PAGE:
• While travelling back to Canada from Singapore last year, I was unable to check in for my flight due to issues with the new eTA system. Permanent Residents are usually exempt from having an eTA to fly to Canada. Long story short, I made it home but don’t want to have that experience again!
  • As a Permanent Resident, I couldn’t vote. To be living in a country for over six years but not be able to have any kind of say towards politics was pretty frustrating (especially as a Politics graduate!)
  • Permanent Residents have a residency obligation to live in Canada for two years of every five. I found this obligation restricting
  • Visiting the USA as a Canadian citizen is easier than a British citizen – free entry, no secondary inspection required and a longer time allowance

Changing goalposts: New citizenship rules in Canada

Canadian citizenship rules have changed a lot over the last few years. As of October 11th, 2017, applicants must:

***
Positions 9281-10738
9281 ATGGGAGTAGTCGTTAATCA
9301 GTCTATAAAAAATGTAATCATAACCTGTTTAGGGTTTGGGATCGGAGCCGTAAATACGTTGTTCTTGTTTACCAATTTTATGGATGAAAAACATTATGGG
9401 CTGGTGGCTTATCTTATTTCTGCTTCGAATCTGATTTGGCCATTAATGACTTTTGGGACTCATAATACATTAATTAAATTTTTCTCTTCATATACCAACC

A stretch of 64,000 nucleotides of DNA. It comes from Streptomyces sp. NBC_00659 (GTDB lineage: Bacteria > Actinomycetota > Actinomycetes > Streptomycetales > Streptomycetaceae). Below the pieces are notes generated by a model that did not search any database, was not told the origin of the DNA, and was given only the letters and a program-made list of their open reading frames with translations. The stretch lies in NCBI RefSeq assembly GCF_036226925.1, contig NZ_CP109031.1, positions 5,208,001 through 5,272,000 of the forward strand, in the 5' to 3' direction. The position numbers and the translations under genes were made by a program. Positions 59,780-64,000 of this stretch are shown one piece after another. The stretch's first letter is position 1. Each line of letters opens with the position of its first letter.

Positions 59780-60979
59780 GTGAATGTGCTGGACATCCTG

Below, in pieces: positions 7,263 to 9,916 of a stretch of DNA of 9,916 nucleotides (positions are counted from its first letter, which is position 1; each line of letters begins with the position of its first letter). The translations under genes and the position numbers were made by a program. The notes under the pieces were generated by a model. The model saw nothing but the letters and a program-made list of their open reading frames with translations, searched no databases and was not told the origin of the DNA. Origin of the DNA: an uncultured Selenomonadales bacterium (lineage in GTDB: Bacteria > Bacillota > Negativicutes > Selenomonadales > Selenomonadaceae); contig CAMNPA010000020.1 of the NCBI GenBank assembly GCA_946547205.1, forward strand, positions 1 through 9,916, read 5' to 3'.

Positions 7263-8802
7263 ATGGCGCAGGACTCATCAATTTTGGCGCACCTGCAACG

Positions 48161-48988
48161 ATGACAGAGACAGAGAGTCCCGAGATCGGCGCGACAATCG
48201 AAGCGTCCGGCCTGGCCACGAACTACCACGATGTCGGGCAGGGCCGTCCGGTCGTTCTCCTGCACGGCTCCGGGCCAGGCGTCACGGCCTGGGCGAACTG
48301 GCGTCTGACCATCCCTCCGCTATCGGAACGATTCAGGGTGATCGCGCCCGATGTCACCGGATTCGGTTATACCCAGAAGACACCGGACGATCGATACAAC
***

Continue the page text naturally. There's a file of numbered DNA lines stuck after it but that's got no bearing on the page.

• be physically present in Canada for three out of the last five years before applying for citizenship
  • have been a Permanent Resident for at least two years (days spent in Canada before becoming a permanent resident as a temporary resident or protected person within 5 years of applying for citizenship, count as ½ days, up to a maximum of 1 year)
  • meet a language (English or French) requirement if aged between 18-54 years old
  • file Canadian income taxes (if required to do so under the Income Tax Act) for three out of the last five years